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WVU grad from Nepal worried from afar

Dominion Post photo by Tyson Murray Eberly College of Arts & Sciences graduate Ritu Dhungana shakes hands with Rudolph P. Almasy, dean of the college, Sunday, at the WVU Creative Arts Center.
Dominion Post photo by Tyson Murray
Eberly College of Arts & Sciences graduate Ritu Dhungana shakes hands with Rudolph P. Almasy, dean of the college, Sunday, at the WVU Creative Arts Center.

MORGANTOWN, W.Va. — The closing months of Ritu Dhungana’s final semester in the WVU political science doctoral program was rough.

But not like others who complain of dissertation lengths, cramming for exams and pulling all-nighters.

Dhungana is from Katmandu, Nepal.

In April, the well-known tourist spot and Nepal’s largest city was hit by a massive 7.8 magnitude earthquake.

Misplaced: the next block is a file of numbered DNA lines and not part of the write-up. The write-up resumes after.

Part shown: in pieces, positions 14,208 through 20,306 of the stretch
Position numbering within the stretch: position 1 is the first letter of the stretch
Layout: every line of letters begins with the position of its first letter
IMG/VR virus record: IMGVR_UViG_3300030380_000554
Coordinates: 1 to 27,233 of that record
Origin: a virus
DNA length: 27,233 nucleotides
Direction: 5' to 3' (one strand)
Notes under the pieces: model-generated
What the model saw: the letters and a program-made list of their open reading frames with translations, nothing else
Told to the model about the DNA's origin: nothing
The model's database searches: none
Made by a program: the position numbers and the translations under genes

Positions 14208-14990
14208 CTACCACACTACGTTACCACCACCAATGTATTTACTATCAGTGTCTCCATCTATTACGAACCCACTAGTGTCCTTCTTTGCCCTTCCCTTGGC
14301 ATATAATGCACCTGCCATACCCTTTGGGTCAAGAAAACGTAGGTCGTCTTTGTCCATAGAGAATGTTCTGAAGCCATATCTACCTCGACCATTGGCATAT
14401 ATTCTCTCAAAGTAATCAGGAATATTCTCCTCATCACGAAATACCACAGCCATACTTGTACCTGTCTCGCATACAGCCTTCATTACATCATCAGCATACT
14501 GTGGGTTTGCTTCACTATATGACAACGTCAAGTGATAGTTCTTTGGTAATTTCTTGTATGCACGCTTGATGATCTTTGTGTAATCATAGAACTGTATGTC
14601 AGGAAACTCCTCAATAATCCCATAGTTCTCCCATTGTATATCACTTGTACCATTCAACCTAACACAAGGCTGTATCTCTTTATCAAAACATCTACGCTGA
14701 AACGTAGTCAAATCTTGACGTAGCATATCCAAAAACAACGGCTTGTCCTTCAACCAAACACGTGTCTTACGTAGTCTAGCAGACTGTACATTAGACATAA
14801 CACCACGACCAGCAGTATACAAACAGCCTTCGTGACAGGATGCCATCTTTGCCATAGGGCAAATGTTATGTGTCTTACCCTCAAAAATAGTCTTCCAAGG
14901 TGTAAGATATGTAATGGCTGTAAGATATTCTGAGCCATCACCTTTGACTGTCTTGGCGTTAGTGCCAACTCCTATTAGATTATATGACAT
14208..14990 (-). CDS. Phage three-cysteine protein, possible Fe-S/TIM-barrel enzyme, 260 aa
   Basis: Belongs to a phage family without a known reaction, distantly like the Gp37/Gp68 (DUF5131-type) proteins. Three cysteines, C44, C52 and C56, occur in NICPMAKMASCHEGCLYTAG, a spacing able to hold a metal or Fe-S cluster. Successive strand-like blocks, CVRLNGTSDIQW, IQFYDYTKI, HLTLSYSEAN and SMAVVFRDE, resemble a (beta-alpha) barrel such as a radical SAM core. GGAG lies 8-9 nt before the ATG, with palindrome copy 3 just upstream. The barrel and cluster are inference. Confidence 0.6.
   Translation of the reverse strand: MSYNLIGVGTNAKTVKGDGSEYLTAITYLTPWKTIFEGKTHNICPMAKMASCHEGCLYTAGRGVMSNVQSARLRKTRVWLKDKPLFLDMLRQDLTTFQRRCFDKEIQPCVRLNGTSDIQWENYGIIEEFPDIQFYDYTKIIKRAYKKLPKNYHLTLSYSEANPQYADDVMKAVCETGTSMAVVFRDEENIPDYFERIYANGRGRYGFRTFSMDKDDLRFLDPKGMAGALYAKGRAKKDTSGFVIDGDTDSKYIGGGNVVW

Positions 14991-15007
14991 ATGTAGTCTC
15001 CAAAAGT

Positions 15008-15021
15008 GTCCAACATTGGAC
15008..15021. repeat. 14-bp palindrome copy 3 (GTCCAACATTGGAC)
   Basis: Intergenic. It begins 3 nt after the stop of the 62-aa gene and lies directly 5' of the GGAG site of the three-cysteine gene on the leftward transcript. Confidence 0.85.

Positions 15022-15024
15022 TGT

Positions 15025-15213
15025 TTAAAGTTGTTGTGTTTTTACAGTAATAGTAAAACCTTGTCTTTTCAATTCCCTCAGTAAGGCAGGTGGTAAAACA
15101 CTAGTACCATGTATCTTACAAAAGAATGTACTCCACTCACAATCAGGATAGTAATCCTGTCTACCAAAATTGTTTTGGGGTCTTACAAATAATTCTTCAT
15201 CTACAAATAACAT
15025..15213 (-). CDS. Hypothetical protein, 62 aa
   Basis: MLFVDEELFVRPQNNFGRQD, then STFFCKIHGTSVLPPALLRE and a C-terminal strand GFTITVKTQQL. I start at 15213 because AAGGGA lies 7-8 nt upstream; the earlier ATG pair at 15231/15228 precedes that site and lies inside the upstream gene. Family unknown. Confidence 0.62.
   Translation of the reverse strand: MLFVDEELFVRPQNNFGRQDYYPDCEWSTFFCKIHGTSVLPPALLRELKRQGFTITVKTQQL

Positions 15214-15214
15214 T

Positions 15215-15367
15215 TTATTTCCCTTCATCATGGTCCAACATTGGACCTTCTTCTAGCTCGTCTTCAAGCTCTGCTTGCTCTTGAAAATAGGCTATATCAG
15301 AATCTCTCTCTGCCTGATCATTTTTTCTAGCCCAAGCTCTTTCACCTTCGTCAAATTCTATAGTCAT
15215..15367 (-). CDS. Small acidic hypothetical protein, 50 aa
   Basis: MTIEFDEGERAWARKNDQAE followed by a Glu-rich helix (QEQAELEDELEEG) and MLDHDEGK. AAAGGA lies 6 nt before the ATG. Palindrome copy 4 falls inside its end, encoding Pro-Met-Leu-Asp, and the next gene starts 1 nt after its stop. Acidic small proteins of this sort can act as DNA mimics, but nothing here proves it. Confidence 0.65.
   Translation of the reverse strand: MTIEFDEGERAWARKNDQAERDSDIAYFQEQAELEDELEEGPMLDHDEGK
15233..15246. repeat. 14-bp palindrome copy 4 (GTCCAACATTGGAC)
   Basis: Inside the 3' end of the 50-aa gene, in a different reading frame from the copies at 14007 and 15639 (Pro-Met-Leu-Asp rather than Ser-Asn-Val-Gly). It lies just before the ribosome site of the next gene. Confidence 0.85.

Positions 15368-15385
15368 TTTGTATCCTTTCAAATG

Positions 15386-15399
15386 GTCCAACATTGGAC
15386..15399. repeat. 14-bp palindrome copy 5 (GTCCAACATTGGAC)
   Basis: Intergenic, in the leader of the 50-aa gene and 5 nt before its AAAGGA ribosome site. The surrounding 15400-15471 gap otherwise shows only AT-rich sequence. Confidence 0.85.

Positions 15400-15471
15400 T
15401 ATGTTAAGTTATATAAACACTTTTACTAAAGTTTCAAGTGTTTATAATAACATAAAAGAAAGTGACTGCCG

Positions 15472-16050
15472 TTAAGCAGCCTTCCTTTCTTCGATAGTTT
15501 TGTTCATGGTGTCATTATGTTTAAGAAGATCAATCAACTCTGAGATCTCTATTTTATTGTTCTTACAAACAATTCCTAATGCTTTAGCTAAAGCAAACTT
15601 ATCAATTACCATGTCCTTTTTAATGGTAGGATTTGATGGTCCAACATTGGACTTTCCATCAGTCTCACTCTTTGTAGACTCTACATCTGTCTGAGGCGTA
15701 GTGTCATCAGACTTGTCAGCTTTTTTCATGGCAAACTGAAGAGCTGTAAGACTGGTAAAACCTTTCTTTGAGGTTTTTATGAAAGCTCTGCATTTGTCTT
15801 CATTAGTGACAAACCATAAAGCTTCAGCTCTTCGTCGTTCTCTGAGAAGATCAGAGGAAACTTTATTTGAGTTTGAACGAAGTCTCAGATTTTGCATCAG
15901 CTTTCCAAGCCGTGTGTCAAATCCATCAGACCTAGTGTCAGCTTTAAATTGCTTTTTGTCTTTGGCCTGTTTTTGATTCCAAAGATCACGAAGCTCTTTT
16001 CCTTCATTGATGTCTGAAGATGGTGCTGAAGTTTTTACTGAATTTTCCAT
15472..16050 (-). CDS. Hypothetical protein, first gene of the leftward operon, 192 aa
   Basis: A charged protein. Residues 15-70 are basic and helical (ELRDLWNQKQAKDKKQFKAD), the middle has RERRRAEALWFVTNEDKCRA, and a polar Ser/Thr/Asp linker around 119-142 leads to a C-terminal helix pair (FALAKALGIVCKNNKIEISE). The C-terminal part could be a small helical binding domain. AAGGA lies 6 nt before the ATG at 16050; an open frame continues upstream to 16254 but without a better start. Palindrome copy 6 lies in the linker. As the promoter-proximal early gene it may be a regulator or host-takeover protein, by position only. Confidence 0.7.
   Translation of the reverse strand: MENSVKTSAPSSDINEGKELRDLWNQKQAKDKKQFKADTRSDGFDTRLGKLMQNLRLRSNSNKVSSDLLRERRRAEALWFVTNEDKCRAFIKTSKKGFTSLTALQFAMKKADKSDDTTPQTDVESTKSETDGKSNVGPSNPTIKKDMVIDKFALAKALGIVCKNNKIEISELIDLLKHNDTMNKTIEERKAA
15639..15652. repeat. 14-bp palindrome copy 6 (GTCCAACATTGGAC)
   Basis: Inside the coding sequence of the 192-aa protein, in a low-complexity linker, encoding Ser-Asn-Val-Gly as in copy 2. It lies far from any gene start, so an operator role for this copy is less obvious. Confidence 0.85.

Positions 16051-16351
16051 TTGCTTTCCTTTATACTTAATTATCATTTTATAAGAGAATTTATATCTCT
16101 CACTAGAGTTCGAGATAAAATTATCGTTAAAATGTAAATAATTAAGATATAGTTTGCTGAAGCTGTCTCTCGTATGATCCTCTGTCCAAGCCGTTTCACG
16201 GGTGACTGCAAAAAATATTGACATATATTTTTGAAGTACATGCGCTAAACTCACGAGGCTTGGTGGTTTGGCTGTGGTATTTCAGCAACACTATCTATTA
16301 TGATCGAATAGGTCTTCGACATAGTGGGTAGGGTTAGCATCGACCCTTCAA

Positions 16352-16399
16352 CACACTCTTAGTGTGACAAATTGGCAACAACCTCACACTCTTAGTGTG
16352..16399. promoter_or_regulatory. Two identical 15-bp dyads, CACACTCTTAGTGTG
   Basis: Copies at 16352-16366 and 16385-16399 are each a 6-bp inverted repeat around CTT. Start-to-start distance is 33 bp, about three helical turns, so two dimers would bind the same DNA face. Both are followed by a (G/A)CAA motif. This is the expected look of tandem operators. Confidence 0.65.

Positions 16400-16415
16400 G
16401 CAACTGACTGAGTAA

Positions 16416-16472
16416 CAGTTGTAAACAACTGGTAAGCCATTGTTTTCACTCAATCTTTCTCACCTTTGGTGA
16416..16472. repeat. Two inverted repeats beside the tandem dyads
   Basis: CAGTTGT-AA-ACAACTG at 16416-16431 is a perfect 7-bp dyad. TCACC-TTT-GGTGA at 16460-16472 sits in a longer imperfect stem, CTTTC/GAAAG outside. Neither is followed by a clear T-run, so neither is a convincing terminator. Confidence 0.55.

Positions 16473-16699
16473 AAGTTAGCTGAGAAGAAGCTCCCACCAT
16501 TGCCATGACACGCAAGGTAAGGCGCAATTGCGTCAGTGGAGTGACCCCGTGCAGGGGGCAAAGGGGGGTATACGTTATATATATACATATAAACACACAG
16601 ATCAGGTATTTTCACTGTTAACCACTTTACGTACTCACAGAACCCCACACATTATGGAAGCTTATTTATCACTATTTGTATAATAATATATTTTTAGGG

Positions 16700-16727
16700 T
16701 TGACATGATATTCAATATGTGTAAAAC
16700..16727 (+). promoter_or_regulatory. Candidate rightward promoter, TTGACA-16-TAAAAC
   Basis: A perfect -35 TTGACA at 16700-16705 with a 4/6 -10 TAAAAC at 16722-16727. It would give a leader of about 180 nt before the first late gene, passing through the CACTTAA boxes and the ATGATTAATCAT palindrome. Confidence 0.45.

The quake triggered an avalanche on nearby Mount Everest, killing about 20 people, and destroyed ancient buildings and flattened villages — causing thousands to be homeless.

In May, a second quake, registered at a magnitude 7.3, hit near of the border of China.

The death toll from the quakes stand at more than 8,000, with tens of thousands injured.

“When I saw those pictures of Nepal,” the recent graduate said, “we lost a history [and] we have nothing left. That place that I identified with is gone.”

Dhungana said her family’s home was cracked…

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